When even Yahoo!'s Marissa Mayer wants workers in the office, is the homeworking revolution over?

Companies and employers won’t always give us top marks for our homework, but there are still several forces driving work outside the office


Has working from home peaked? The huge shift towards homeworking has been driven, of course, by the communications revolution, so it should bring us up sharply when a leader of that world – Marissa Mayer, the former senior executive at Google who is now head of Yahoo! – should tell her employees to stop working from home. The policy starts in June and is driven apparently by concerns that homeworking leads to sloppiness.

“Speed and quality are often sacrificed when we work from home,” explained the company’s head of human relations, Jackie Reses. “We need to be one Yahoo!, and that starts with physically being together.”  

So what should the million Britons who work from home, not to mention the 2.5 million of us who work from a variety of locations using home as a base, think about this? Actually, I don’t think we should worry too much because the economic forces behind the shift to homeworking are so powerful that they will run for a while. Every year in Britain around 100,000 more people become homeworkers. But the push-back from Yahoo! is interesting because it highlights a practical difficulty: how do you manage people if you can’t see them?

More than 20 years ago the management writer Charles Handy identified what has become a dominant shift, the division of people into core workers and portfolio workers: people who run a business and those – some on payroll, some self-employed – who supply services to it. Others have noted the way in which a modern home is becoming a factory where people do a lot of their work, while the office is becoming a club, the place where people go to interact with their colleagues.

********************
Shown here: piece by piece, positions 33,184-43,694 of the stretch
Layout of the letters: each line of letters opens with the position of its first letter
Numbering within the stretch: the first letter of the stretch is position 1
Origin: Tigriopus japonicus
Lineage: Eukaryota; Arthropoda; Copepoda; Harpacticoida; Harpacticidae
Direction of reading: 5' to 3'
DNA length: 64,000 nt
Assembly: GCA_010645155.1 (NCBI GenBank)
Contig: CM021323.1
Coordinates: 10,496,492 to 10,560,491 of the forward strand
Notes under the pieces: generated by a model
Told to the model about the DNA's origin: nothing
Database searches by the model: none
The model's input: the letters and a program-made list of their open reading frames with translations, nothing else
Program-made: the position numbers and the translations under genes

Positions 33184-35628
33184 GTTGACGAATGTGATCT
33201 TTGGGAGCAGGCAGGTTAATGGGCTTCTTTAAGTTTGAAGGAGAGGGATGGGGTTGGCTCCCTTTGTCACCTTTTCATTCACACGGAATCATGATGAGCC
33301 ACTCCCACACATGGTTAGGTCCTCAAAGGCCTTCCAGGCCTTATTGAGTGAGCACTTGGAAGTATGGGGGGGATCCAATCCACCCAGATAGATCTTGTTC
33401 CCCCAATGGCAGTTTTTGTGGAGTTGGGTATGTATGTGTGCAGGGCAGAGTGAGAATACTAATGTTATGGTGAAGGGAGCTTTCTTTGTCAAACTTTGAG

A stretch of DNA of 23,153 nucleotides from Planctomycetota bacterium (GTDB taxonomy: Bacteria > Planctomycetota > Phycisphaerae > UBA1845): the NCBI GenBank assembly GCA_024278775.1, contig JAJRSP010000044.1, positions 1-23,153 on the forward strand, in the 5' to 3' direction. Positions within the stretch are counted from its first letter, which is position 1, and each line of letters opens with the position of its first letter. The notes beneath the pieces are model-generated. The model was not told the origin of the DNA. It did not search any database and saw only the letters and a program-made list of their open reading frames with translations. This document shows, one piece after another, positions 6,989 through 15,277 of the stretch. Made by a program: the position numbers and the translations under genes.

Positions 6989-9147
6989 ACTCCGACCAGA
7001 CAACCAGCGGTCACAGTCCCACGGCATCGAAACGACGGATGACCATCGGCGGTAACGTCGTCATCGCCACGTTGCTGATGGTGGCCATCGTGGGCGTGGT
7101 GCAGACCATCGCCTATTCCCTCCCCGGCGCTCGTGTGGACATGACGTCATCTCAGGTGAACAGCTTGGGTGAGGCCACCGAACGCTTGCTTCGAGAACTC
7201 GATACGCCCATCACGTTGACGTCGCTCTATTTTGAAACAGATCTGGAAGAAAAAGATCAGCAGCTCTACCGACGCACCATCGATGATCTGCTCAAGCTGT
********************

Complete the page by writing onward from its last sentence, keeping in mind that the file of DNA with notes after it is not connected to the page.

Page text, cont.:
To be sure, the “home as a factory; office as a club” distinction does not apply to every activity. Some jobs require physical proximity: a car factory, a hospital, a dealing room all need people on the spot to do what has to be done. But there are several forces that are driving work away from the office to other locations. It is not just that technology makes it possible; it seems to be more efficient.

One of these drivers is the need for calm. Many people, faced with the need to write a long report, find it better to work away from the distraction of the office. Another driver is cost: why pay for more office space than is needed? Another is the desire to reduce commuting time: do the two-hour commute into the office twice a week instead of five times.

Another is the increased globalisation of the world economy – all that pecking away on the laptop in hotel rooms and airport lounges. Overlaying all this is the changing job structures, with self-employment rising as a proportion of total employment, and companies becoming a mix of salaried staffers, people paid on commission, and people who are self-employed.

Self-employment does solve one problem of homeworking. People don’t need to be managed because they manage themselves. But it creates other problems, such as the specification of their contracts and quality control, and beyond a certain size businesses become hard to run if they don’t have the core workers who give direction and make sure customers are satisfied. Once you are the size of Yahoo! and have revenues of $5bn a year, you need people: 11,500 of them.

No trend continues forever and the two associated shifts, to homeworking and to self-employment, will eventually peak. There are certainly good reasons for people to work in physical proximity. This column arose from a 30-second conversation with the deputy editor which would not have taken place had I been writing from home. But I suspect that these twin shifts still have a long way to run.

Should more offices ban working from home? Join our debate here.

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